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What's New
Council Meeting:
January 14, 2011

Les réunions au Conseil:
Le 14 janvier 2011

 

 
About the College

CDTO Myths and Facts

Myth Fact
The CDTO protects and promotes the interests of dental technologists. The CDTO does not protect or promote the interests of dental technologists. The College of Dental Technologists of Ontario was created under the Regulated Health Professions Act, 1991 , Statutes of Ontario, 1991. The mandate of the CDTO is to protect the public interest by regulating and guiding dental technologists.
The CDTO is a self-serving "old-boys club" of dental technologists. The CDTO is actually governed by a Council of 7 professional members elected by their peers and 6 public members appointed by the Lieutenant Governor of Ontario. This arrangement ensures strong public representation within the CDTO.

Composition of the CDTO Council is prescribed in Section 5 of the Dental Technology Act, 1991.

The CDTO is a government agency. The CDTO is one of twenty-one (21) health regulatory colleges created under the Regulated Health Professions Act on December 31, 1993. The Act defined the CDTO's authority and responsibilities to:
  • Regulate the dental technology profession
  • Set requirements for entry to practice
  • Register members
  • Establish and monitor members' practice standards and professional conduct Investigate complaints, and discipline members.
While the CDTO is ultimately responsible to the Government of Ontario, it is not a direct agency of the government and does not receive funding from the government.
The CDTO is a teaching institution that offers courses in dental technology. The CDTO is not a teaching institution. It does not provide any courses to those who wish to enter the profession. The CDTO is however responsible for setting requirements for entry into the dental technology profession in Ontario.

The CDTO administers Registration Examination to qualify individuals to practice in Ontario.

Courses in dental technology may be obtained from a College of Applied Arts and Technology, such as George Brown College. Please contact these educational institutions for more information on dental technology courses.

The Association of Dental Technologists of Ontario and the College of Dental Technologists of Ontario both have the statutory power to regulate the dental technology profession in Ontario. Through legislation, the CDTO is the sole organization responsible for registering, regulating and monitoring dental technologists.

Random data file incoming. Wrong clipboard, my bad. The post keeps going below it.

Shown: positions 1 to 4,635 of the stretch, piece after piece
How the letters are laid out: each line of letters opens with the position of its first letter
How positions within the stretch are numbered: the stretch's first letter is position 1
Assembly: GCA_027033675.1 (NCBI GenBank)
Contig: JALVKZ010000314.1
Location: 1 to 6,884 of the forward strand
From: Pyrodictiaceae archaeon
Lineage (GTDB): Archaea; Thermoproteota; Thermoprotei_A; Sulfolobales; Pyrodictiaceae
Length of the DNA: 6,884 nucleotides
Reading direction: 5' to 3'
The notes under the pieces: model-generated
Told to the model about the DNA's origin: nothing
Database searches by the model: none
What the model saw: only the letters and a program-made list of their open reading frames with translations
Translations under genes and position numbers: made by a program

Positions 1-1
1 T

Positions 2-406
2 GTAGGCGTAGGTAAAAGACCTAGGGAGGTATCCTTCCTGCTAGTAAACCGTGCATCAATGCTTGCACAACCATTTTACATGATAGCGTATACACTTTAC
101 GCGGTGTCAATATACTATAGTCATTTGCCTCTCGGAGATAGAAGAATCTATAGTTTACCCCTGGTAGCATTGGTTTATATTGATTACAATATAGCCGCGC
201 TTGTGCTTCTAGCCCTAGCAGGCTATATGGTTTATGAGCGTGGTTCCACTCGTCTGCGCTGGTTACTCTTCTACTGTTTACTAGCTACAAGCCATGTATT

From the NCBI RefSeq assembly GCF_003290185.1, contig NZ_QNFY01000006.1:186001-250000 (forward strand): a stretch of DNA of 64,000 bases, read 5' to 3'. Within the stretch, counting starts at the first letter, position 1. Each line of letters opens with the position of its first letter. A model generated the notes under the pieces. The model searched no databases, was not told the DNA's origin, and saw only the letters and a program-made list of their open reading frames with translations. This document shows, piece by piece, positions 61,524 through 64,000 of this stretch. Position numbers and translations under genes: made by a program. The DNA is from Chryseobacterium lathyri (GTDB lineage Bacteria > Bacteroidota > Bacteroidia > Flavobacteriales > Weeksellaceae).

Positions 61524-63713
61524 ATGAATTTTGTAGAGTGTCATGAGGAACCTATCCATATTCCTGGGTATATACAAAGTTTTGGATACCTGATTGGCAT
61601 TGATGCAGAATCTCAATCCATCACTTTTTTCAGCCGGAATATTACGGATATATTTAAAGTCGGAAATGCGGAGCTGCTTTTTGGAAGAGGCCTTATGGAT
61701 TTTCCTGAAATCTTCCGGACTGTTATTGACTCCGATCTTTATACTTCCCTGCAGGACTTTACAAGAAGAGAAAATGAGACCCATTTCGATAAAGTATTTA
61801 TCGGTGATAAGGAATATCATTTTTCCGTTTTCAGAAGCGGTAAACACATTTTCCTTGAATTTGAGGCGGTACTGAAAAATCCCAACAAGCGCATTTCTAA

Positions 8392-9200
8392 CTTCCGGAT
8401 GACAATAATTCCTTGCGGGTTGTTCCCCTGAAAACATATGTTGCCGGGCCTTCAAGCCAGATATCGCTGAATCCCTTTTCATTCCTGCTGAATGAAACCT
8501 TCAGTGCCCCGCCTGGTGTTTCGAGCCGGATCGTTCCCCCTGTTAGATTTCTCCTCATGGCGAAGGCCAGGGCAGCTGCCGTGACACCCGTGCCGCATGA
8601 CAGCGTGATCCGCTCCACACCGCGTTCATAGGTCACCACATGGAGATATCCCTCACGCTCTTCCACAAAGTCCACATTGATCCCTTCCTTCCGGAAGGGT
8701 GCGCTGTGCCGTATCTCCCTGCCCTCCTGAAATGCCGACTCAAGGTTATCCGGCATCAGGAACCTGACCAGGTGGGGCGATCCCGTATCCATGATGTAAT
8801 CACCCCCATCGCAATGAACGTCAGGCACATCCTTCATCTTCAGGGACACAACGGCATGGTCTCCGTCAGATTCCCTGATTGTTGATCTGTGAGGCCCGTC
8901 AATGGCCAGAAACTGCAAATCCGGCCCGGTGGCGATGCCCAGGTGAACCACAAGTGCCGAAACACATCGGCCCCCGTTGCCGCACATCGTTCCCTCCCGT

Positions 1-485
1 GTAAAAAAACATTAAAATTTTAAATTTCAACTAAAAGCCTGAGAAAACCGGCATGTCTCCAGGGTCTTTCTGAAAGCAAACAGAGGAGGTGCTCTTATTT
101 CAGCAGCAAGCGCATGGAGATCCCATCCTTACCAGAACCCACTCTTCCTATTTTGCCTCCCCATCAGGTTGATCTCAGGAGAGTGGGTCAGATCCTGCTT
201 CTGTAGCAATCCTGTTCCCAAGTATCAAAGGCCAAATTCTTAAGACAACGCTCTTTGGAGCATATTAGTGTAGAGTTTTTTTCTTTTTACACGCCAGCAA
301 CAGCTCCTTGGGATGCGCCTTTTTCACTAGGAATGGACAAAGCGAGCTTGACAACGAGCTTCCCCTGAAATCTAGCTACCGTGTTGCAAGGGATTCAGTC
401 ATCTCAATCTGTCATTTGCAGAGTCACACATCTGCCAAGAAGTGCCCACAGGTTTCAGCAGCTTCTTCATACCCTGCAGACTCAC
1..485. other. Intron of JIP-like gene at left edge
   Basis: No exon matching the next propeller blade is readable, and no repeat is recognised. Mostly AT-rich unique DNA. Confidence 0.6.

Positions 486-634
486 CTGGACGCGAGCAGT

The CDTO is charged with the responsibility of protecting the public interest and is answerable to the government of Ontario.

The Association is a voluntary organization of dental technologists with its separate goals and mandates, with no regulatory power. While the CDTO often consults with the Association on policy decisions, the two are independent of each other.

The CDTO Registration Examination is not fair. It is a means of preventing individuals from entering the dental technology profession. Laboratory owners would use the marking process to prevent candidates from passing to minimize competition. Since 1994, the CDTO has worked hard to improve access to the profession.

The Required Competency Standard for CDTO Registration Examination and the Registration Process are published and applied consistently to all candidates irrespective of background and country of origin.

Examination questions are developed and validated by impartial consultants and/or experts. Marking of written questions and practical projects are according to a set of templates and pre-determined marking criteria.

Markers have no knowledge of whose paper or projects they are marking as they only see candidate numbers on examination papers or projects. In addition, the CDTO has a formal appeal process for candidates to appeal their results.